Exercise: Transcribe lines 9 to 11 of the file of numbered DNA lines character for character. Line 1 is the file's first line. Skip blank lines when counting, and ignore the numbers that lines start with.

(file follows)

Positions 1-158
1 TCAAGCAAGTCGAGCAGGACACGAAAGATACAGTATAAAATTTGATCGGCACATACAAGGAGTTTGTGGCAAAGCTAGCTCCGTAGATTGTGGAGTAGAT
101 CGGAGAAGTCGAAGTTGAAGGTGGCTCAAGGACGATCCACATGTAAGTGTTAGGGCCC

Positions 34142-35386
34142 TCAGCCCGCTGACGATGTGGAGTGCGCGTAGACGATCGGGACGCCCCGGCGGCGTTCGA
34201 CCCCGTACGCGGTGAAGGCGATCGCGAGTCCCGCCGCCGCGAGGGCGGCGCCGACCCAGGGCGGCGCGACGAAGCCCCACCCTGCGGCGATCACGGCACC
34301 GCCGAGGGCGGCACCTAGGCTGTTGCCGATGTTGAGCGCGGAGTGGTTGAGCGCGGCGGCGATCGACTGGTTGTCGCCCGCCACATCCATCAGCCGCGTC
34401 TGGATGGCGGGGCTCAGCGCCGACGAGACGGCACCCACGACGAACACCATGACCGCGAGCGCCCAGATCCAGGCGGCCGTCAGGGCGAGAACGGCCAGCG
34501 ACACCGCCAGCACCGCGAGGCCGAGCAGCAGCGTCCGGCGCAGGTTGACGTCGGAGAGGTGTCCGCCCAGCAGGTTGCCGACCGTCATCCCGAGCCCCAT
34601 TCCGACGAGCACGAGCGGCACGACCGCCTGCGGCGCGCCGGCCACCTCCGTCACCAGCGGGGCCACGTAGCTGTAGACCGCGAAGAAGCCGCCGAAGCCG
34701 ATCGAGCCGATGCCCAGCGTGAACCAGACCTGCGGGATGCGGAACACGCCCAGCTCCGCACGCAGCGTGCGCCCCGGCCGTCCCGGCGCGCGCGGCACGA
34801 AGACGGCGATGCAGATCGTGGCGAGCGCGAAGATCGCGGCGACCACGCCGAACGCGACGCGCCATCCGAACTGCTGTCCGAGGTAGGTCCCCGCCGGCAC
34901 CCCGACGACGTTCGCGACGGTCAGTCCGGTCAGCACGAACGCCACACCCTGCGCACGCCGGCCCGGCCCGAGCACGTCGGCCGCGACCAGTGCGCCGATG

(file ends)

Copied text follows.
34501 ACACCGCCAGCACCGCGAGGCCGAGCAGCAGCGTCCGGCGCAGGTTGACGTCGGAGAGGTGTCCGCCCAGCAGGTTGCCGACCGTCATCCCGAGCCCCAT
34601 TCCGACGAGCACGAGCGGCACGACCGCCTGCGGCGCGCCGGCCACCTCCGTCACCAGCGGGGCCACGTAGCTGTAGACCGCGAAGAAGCCGCCGAAGCCG
34701 ATCGAGCCGATGCCCAGCGTGAACCAGACCTGCGGGATGCGGAACACGCCCAGCTCCGCACGCAGCGTGCGCCCCGGCCGTCCCGGCGCGCGCGGCACGA